On top of Majorca: the Puig Major base

If Antoni Parietti's project had come to fruition, there wouldn't have been a protest thirty years ago. Three times Parietti tried, and three times Parietti was denied. On each occasion there was a military reason - the outbreak of the Civil War, the start of the Second World War, and the later alliance between Franco's Spain and the USA. It was Parietti who had wanted to build the funicular cable car to the top of the Puig Major, Majorca's highest peak.

The treaty was signed in September 1953. The Americans were creating a surveillance network. Spain benefited economically and militarily from the deal. From the moment that treaty was signed, the summit of Puig Major was destined to be off-limits. It still is.

Work started in 1957. Strategic command activated the radar in 1959. The US 880th Aircraft Control and Warning Squadron was charged with watching out for any sign of a Soviet attack. The road that had to be built was officially opened in 1960, the year in which Franco paid a visit. The Americans, for whom a military residence was opened in Soller, began to pull out in 1989. The last American soldier left in 1993. The Spanish military have been in charge ever since.

The year before the American withdrawal started, the US government had given the order for the Spanish military and civil personnel to take over. In that year, on Sunday, 12 June 1988, two hundred people marched towards the base. There were two groups - one had come from Palma, the other from Inca. Their protest had different targets - NATO, the use of the port in Palma by the US Navy, and the Americans at the Puig Major base, referred to as EVA-7, Escuadrón de Vigilancia Aérea del Puig Major.

The Guardia Civil and military police guarded the entry to the base and the route to the radars themselves. "Yankies out" was just one of the protesters' demands. Another cry was "hamburgers no, sobrasada yes". The march had been called by the Action Group for Peace and Disarmament, and represented among the 200 or so people were members of the Esquerra Unida (United Left, basically a communist party) and of Crida. The full name of this latter element was Crida a la Solidaritat en Defensa de la Llengua, la Cultura i la Nació Catalanes. It was dissolved in 1993, but it has a great deal of currency today. Crida took Catalan independence activism onto the streets. Among its spokespeople was Jordi Sànchez, currently in prison because of his role in the independence process.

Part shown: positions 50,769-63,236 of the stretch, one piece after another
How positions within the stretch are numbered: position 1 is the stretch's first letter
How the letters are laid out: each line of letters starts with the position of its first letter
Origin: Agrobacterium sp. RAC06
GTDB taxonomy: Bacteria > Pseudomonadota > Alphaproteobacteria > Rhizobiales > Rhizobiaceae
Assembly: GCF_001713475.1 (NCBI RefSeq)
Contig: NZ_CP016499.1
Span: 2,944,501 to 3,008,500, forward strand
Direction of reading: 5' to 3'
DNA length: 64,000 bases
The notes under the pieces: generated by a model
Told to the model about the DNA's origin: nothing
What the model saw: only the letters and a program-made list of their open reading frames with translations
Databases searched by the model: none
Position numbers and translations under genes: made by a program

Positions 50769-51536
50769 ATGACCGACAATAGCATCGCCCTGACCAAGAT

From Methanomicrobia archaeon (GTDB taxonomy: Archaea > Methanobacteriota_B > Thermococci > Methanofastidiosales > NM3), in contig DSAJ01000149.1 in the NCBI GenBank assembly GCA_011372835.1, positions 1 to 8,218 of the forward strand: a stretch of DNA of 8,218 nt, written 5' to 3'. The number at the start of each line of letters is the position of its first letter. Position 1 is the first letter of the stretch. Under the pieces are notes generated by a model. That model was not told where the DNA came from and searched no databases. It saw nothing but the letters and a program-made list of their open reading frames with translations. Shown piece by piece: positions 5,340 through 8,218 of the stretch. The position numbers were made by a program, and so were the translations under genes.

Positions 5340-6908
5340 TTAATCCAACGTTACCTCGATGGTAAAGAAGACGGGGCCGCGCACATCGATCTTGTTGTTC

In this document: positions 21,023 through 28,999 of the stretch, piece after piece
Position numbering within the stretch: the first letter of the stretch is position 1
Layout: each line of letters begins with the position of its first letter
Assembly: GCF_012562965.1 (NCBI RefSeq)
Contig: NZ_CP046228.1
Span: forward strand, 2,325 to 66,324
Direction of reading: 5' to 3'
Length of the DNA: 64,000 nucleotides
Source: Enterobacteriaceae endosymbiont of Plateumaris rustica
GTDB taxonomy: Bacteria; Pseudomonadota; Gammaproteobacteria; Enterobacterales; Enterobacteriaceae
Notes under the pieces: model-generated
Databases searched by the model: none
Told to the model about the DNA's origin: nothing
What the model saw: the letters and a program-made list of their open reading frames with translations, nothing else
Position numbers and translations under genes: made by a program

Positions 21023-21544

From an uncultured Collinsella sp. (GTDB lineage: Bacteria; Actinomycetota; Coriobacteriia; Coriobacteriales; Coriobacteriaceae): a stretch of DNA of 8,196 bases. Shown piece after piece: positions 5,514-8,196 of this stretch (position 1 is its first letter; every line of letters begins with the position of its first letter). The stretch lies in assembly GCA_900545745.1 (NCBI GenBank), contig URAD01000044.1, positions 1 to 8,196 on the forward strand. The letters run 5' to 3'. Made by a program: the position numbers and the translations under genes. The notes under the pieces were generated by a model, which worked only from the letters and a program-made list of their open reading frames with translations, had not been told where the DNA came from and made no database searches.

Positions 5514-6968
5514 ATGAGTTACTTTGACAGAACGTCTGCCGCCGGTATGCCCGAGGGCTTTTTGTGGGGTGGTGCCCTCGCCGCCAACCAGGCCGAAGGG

The march was to end when a doll, dressed up as a US marine, was set alight. The security forces didn't intervene.

Pedro Vidal Terrasa has written a book about the Puig Major base. He was assisted in his research by contacts enabled through the internet, and specifically Klaus Fabricius' Mallorca Photo Blog. Eight years ago, Klaus posted an item about the base. That led to a host of responses. Pedro Vidal was among those who responded, as did people with memories of the base. One of them came from Bud Isel: "Station at 880th AC&W Squadron, Puig Major Nov 1959 to Dec 1963. Had apartment near Plaza Gomila en Terreno. Plaza Gomila is now a Ghost Town. We arrived before the radar was functional. Search radar had 152 nm range with a Height Finder. Radar Operations crew had about 15 military assigned. Pedro Vidal Terrasa and I went topside and I sat on the radar scope in 2007. All new equipment. Generalisimo Franco stepped on my right foot in +/- 1961 when he visited the station."

So here, at the very least, is proof that Franco was a visitor. But what of the base now? It is symbolic of the regime and a military past in a similar way to the facility in Puerto Pollensa, albeit there were different reasons - the Civil War in the case of Puerto Pollensa. Both continue to be used, the Spanish ministry of defence considers them both to be of strategic importance, and there are those who resent them for being representative of the Spanish state and military. A different objection has to do with the restrictions. A campaign to get greater public access to the Puerto Pollensa base has used the argument that, as it is on the coast, it is public domain. There has been less apparent interest in the Puig Major base, yet its symbolism is rather more powerful. Not as a military installation but as the island's highest point, on top of which sit the radars.

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